Voters to support Erdoğan if he runs for president
by Sena Alkan
Apr 12, 2014 - 12:00 am GMT+3
by Sena Alkan
Apr 12, 2014 12:00 am
After the March 30 elections ended, Turkey began focusing on the upcoming presidential elections, with many asking whether Erdoğan will run as a candidate or remain prime minister
ISTANBUL — As Turkey enters into the next phase of elections following the March 30 local polls, citizens are faced with a new question:
Would Turkish Prime Minister Recep Tayyip Erdoğan decide to run as candidate for the presidential elections or choose to remain prime minister by changing the ruling Justice and Development Party's (AK Party) three term service rule in an official post. Now that the president will be elected by a popular vote, as opposed to a vote in the Parliament, political analysts are making predictions about who will be nominated by Turkish political parties to vie for the post. Until now, presidents were elected by parliamentary deputies. While the March 30 local elections and upcoming presidential elections offer an opportunity for the AK Party to strengthen its position before the 2015 parliamentary elections, public reaction to this political transformation in the country could prove more interesting than previous elections in Turkey's history.
In the March30 local elections, which were seen by many as a vote of confidence for the ruling AK Party, nearly half of the voters in Turkey vote for the prime minister's party despite efforts by the Gülen Movement to discredit the government by having its members infiltrate key governmental bodies with the aim of tarnishing the ruling party's image.
According to a poll conducted by the Ankara-based research institution Objective Research Center (ORC) of 3,150 people, 98.5 percent of the AK Party voters stated that they would support Erdoğan if he were a candidate in presidential elections whereas 1.5 percent of the voters said that they would not support him. When AK Party voters were asked whether they would support Erdoğan if he decides to continue as prime minister, 96.3 percent of the voters said they would support him while 3.7 percent expressed that they would not.
As the polls indicate, AK Party voters are ready to support Erdoğan either way.
Accepted even by his opponents, Erdoğan's political charisma is an important factor that saw his party win every election that it participated in over the last 12 years. That begs the question of who will take over as prime minister should Erdoğan run for president.
Critics say that Erdoğan, who is synonymous to many with the AK Party, would need to leave a strong group of allies in the Parliament and cabinet behind him, if he opts to become a candidate for the presidency.
ORC also asked poll participants to evaluate parties' overall performances in the last local elections. The polls indicate that 97.5 percent of AK Party voters are satisfied with the AK Party's March 30 performance whereas 2.5 percent found its performance non-satisfactory. When asked about the CHP's local elections performance, 59.8 percent of CHP voters said that the CHP's performance was not satisfying while 40.2 percent found the CHP successful. The dissatisfaction with CHP voters can be linked with a slight increase in the CHP's voting rates in the local elections when considered its candidate transfers from other opposition parties such as the Nationalist Movement Party's (MHP) Ankara Beypazarı District Mayor Mansur Yavaş and huge electoral campaign across the country.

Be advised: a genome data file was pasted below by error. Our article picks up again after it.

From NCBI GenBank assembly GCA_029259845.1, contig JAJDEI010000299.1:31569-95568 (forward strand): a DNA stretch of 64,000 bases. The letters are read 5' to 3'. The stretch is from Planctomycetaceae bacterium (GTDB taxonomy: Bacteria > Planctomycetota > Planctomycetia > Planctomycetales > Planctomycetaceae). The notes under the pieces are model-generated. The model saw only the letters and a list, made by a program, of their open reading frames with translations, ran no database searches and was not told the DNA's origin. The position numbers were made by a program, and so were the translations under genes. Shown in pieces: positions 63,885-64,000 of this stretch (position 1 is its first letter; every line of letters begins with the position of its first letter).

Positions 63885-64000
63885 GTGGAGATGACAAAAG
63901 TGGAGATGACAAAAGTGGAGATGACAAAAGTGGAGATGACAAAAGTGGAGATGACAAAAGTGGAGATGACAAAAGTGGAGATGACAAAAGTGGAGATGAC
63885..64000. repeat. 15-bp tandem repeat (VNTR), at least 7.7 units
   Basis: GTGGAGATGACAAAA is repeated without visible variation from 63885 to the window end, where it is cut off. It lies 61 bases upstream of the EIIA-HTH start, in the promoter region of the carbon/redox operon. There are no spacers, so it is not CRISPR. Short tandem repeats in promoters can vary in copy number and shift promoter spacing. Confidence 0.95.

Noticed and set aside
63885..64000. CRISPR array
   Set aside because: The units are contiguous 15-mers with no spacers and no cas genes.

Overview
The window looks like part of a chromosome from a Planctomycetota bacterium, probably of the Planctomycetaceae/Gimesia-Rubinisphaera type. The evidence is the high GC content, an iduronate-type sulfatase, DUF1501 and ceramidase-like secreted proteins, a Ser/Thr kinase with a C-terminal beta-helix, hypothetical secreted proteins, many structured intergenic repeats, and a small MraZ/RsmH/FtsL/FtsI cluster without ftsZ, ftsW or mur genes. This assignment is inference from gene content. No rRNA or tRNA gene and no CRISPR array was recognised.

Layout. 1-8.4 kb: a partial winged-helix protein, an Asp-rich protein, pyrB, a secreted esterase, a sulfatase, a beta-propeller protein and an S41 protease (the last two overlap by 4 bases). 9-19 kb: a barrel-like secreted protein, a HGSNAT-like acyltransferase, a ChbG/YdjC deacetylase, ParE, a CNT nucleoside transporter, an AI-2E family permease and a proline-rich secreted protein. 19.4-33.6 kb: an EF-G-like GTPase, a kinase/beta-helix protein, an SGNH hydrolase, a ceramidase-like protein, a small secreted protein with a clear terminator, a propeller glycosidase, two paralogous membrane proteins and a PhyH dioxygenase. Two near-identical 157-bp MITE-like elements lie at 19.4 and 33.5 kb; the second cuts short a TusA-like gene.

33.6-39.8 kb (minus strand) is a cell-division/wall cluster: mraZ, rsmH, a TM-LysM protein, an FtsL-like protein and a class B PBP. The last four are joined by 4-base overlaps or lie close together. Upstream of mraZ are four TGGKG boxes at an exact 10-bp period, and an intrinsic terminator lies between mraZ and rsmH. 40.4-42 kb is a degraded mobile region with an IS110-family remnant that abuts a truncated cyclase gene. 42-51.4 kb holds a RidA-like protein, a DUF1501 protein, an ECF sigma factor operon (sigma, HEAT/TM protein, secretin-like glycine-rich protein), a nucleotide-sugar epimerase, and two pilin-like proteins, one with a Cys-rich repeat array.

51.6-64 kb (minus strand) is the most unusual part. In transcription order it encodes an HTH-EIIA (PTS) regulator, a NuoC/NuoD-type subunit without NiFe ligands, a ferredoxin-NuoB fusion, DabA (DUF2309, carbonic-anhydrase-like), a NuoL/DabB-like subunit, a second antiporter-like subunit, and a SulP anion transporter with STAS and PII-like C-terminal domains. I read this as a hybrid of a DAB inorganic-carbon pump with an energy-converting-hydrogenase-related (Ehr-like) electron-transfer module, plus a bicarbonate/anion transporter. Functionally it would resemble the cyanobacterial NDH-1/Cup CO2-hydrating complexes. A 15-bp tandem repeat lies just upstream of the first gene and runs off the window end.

As a result of the CHP not meeting the expectations of its voters and CHP leader Kemal Kılıçdaroğlu's statements that the party could not receive the necessary support in elections, voters appear to be losing trust in the party, partly due to continuing internal conflict within the party, meaning unlike the AK Party, less attention is being paid to who might run for president.
According to ORC's poll, 59.5 percent of the CHP voters believe that Kılıçdaroğlu and the CHP's administration board needs to be changed after the party's performance in the March 30 local elections whereas 40.5 percent still support Kılıçdaroğlu and the CHP's administration.
Taking the recent local elections into account it appears that voters are seeking continued economic and political stability and continuity.
Therefore, it seems that if Erdoğan wants to run for president, he needs to change the generally accepted view that the prime minister is the actual authority who runs the country, while the CHP may need to be completely overhauled to gain the upper hand in the presidential elections and win back its own voters.